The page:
Charles Marie Georges Huysmans Biography


(Great Authors of World Literature, Critical Edition)

Descended from a Dutch family of painters, French novelist Charles Marie Georges Huysmans (Dutch HOY-smahns or French wees-mahns) wrote under the pseudonym of Joris-Karl, or J.-K., Huysmans. After receiving a baccalauréat in 1866, he worked for thirty years in the Ministry of the Interior. This provided Huysmans with a small income that allowed him to devote his free time to literature. He was drafted into the National Guard in 1870 and served at the front during the Franco-Prussian War and then as a clerk. His first volume of stories showed the influence of Charles Baudelaire. He next came under the influence of Émile Zola, whom he knew well; he wrote a series of novels of everyday life in which he tried to outdo his master in the field of naturalism.

Some of Huysmans’s works were self-published or published outside France, partly because of their controversial nature. He was also active as an art critic and advocate of impressionism, writing for Le Voltaire, L’Art Moderne, and other periodicals in the late 1870’s and early 1880’s. Taking a new direction with the publication of Against the Grain, he produced his most important novel and the first volume of a loosely connected series. This story of the decadent aristocrat, the Duc des Esseintes, had a great influence on French and English writers of the 1890’s and is described in Oscar Wilde’s The Picture of Dorian Gray (1890). The jaded duc,...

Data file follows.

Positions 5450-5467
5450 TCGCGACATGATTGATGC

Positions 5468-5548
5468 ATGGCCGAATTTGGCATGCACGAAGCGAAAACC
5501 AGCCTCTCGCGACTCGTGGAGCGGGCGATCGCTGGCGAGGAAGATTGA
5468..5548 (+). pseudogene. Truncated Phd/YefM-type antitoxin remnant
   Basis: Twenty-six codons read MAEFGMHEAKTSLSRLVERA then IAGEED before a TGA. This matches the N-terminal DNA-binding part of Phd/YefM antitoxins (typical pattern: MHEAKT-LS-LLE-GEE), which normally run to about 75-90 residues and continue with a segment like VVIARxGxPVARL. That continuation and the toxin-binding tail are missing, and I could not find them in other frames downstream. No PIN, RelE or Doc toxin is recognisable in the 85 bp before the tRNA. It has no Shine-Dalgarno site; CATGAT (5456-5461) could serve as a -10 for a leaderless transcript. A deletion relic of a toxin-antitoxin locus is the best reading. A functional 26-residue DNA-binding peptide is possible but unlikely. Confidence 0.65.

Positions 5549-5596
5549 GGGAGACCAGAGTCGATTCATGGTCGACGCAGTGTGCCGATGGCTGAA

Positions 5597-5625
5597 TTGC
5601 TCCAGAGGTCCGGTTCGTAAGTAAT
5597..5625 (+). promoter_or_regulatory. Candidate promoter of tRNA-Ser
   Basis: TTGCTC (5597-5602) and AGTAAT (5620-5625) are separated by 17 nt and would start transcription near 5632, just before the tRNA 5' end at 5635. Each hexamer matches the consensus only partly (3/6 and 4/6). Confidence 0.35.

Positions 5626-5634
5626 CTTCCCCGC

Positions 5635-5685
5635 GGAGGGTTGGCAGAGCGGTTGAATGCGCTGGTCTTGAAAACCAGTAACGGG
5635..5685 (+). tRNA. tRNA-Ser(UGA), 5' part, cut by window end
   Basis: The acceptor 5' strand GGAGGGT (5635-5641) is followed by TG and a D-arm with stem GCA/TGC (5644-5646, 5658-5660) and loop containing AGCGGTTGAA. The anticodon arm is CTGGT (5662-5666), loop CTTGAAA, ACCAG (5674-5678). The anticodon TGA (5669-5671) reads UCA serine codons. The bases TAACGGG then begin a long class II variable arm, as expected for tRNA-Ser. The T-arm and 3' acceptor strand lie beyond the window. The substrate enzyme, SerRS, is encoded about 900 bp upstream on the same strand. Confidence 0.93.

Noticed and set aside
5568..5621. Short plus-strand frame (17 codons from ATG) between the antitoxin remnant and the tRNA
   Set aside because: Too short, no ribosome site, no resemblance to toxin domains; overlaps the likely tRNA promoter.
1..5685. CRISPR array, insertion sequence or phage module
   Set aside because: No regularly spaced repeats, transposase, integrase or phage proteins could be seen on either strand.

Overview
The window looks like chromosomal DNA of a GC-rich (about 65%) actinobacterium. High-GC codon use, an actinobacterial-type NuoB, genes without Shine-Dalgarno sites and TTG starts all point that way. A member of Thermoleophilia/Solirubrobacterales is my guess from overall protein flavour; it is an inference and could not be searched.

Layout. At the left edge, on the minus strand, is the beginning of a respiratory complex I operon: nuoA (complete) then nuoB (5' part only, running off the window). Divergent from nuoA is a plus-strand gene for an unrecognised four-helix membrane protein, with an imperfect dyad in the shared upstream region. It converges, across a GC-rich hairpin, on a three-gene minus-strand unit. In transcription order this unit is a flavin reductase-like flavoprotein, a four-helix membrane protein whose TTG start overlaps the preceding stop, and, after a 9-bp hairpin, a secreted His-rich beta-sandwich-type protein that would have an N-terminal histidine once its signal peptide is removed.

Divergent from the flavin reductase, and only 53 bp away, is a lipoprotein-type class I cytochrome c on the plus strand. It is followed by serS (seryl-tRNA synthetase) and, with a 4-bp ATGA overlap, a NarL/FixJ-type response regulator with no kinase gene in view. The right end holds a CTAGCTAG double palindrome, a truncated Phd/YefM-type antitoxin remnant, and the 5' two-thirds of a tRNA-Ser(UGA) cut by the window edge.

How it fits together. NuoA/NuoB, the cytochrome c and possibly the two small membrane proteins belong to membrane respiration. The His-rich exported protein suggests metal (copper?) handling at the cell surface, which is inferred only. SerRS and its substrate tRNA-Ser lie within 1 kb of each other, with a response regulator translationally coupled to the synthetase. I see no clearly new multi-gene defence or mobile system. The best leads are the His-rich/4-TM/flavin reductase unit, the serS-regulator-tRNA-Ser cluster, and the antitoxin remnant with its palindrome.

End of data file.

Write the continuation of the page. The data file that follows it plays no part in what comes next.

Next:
(The entire section is 447 words.)

Charles Marie Georges Huysmans Biography

(Survey of Novels and Novellas)

The roots of Joris-Karl Huysmans’s eccentric character and interests are not to be found in the prosaic surface details of his biography. Born Charles Marie Georges Huysmans in Paris, the only son of a thoroughly bourgeois couple, Huysmans entered government service when he was eighteen years old and held a position in the ministry of the interior for more than thirty years. By the time he retired from that post, at the age of fifty, he had become an established author whose books had sold well enough to make him economically independent. He never married, had relatively few friends, and had played little public role in the literary or political controversies of the times. He died at the age of fifty-nine, after a prolonged battle with cancer.

Beneath this uneventful surface of a civil servant’s life, however, a private existence of increasing alienation and anguished search for meaning had developed, and the evolution of those personal feelings had found its natural expression in the literary activity that had been the most vital part of Huysmans’s life since early adulthood, although it had been pursued as an after-hours avocation. One may surmise that his feelings of alienation from his world were partly inherited: His father was a Dutch lithographer who had come to Paris in search of work when he was about thirty years of age, had married a Parisian, and, having been unsuccessful at his trade and unhappy in his marriage, had died at the age of...

(The entire section is 494 words.)